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Nate Jackson / October 21, 2015

Ryan’s Conditions for Speaker Run

“If I can truly be a unifying figure, then I will gladly serve.”

Paul Ryan said Tuesday he’s willing to take a shot at being House speaker, but only under certain conditions. “If I can truly be a unifying figure, then I will gladly serve,” Ryan said. “I’ll be happy to stay where I am at the Ways and Means Committee.” Not only are other Republicans drafting Ryan to run for speaker, but he has repeatedly insisted he doesn’t want the job. “This is not a job I’ve ever wanted,” he told reporters after a meeting with Republicans, yet he “came to the conclusion that this is a very dire moment.” That position as the reluctant warrior likely means he’ll be able to secure at least some of the concessions he seeks.

First, Ryan aims to delegate some of the traditional traveling and fundraising duties of the speaker to someone else. John Boehner spends about 200 days on the road every year. But Ryan has a young family back home in Wisconsin, and he isn’t going to sacrifice them on the altar of politics. (Would that more men were willing to be husbands and fathers first.)

Second, and far more significant, Ryan wants unity among Republicans — support from the Republican Study Committee, the Freedom Caucus, the moderate Tuesday Group, and so on. Members have until Friday to decide whether they’re willing to put aside their quarrels and rally behind him, or whether he should leave the job nobody wants to someone else.

Republican unity has been particularly hard to come by over the last few years, as most agree on what to oppose but not how to oppose it. Those intraparty fights often resulted in self-inflicted defeats, and, eventually, frustration boiled over and conservatives forced Boehner’s resignation. We believe that’s a good thing, but Republicans need someone around whom they can rally. Ryan could very well be that guy.

That doesn’t mean there aren’t some reservations about his conditions. For example, National Review’s Elaina Plott reports, “[A]mong Ryan’s terms was the repeal of the Motion to Vacate the Chair, which Thomas Jefferson authored and which gives House members the power to oust a sitting Speaker. It was the piece of parliamentary procedure used to dethrone John Boehner just last month, and based on conversations with two Freedom Caucus members, could prove Ryan’s most difficult obstacle to gaining their support.”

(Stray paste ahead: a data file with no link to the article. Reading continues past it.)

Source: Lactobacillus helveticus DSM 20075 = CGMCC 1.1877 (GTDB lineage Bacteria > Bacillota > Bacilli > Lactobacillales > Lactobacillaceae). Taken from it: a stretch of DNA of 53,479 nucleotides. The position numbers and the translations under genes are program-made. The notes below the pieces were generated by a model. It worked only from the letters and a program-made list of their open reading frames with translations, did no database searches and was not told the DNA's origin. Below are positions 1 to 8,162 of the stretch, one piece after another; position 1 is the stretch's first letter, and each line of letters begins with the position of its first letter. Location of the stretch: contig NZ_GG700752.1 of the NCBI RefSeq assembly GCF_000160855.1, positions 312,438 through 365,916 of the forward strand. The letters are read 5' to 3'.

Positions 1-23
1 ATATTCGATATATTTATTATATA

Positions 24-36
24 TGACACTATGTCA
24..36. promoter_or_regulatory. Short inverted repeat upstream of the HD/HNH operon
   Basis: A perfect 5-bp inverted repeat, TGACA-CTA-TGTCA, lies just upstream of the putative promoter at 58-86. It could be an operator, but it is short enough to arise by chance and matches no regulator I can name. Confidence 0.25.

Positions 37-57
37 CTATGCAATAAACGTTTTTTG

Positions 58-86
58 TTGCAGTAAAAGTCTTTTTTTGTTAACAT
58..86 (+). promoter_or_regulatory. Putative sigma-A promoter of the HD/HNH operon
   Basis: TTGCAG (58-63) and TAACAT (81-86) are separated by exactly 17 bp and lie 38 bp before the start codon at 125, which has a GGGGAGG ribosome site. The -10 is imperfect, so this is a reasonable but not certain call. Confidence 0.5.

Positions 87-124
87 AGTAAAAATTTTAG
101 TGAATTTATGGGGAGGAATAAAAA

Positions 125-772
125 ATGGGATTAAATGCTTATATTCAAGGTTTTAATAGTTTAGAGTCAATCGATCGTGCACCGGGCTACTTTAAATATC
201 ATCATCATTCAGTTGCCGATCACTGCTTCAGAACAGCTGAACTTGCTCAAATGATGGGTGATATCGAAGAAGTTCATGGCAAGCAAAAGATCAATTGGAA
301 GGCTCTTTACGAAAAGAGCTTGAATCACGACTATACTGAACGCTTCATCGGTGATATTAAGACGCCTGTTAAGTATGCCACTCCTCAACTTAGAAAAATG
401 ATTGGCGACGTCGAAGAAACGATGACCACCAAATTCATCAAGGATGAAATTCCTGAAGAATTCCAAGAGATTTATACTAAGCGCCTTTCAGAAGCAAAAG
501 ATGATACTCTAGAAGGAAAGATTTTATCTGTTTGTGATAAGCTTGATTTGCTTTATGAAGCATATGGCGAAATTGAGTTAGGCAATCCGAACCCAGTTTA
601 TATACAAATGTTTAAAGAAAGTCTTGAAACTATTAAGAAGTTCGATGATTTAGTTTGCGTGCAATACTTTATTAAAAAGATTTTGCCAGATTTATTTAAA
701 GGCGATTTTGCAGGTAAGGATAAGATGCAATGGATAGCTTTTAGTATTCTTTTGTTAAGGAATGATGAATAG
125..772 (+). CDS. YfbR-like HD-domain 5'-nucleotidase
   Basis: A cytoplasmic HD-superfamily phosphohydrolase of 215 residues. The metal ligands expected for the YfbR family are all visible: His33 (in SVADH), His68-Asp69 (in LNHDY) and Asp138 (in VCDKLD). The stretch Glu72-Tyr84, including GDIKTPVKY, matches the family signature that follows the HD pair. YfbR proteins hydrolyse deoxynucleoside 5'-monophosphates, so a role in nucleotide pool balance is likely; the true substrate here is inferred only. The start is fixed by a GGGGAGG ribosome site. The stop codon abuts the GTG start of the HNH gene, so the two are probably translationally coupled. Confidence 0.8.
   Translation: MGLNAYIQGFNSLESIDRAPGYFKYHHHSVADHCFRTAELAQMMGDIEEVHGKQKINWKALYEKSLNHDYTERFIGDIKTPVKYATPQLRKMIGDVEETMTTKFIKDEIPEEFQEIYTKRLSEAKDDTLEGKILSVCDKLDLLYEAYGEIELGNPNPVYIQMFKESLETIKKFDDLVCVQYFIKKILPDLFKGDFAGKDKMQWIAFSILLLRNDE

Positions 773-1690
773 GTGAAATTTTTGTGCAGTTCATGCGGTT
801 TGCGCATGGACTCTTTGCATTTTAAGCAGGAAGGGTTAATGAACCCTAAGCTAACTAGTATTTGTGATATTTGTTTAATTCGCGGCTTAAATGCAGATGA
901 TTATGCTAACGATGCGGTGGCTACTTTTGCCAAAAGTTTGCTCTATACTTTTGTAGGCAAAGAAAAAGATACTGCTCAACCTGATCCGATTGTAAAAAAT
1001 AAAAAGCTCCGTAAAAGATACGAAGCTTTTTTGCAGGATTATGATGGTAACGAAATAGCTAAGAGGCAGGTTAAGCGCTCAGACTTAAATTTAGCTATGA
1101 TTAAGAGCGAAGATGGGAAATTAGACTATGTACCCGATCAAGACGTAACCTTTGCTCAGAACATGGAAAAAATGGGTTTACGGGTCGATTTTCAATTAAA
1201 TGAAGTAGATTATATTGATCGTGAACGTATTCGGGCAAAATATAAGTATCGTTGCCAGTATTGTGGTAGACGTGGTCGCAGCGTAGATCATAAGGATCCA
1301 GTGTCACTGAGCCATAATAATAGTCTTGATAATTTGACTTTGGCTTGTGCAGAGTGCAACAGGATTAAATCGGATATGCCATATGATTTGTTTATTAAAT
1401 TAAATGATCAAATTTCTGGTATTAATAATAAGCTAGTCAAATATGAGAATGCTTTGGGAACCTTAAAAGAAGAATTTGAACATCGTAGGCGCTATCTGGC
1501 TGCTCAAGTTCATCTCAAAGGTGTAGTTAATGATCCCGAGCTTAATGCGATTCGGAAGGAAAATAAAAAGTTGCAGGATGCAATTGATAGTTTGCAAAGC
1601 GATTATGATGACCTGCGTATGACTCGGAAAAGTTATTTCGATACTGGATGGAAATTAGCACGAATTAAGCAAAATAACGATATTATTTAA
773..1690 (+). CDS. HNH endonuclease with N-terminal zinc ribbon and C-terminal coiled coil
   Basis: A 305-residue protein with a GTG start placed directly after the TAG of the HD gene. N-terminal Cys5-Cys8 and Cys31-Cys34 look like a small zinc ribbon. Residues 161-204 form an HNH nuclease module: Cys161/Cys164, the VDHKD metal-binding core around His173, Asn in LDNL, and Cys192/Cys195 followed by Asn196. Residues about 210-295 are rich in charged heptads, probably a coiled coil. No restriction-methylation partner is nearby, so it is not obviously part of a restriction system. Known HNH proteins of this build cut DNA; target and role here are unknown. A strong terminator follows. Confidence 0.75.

Fox News’ Chris Stirewalt adds, “What Ryan wants is to change the rule that allows for a GOP minority to team up with Democrats to dethrone a speaker. In exchange, he is offering to democratize some parts of House procedure, which meets some demands of the holdouts who decry the heavy-handed tactics of the current regime.”

It’s understandable that Ryan isn’t keen to take a job he never wanted only to have Republicans draw their knives on him after a move some don’t like. That said, it’s also a considerable red flag for conservatives who’ve learned not to trust leadership. We’ll see if Republicans or Ryan concede on this one.

Ryan is a good man and a good conservative on most issues. Time will tell if he’s asking too much to do a job Republicans need him to do. But it’s hard to deny his reasoning isn’t motivated by love of family and country first.

He closed his remarks by saying, “I consider whether to do this with reluctance. And I mean that in the most personal of ways.

"Like many of you, Janna and I have children who are in the formative, foundational years of their lives. I genuinely worry about the consequences that my agreeing to serve will have on them. Will they experience the viciousness and incivility that we all face on a daily basis?

"But my greatest worry is the consequence of not stepping up. Of some day having my own kids ask me, ‘When the stakes were so high, why didn’t you do all you could? Why didn’t you stand and fight for my future when you had the chance?’

"None of us wants to hear that question. And none of us should ever have to.”

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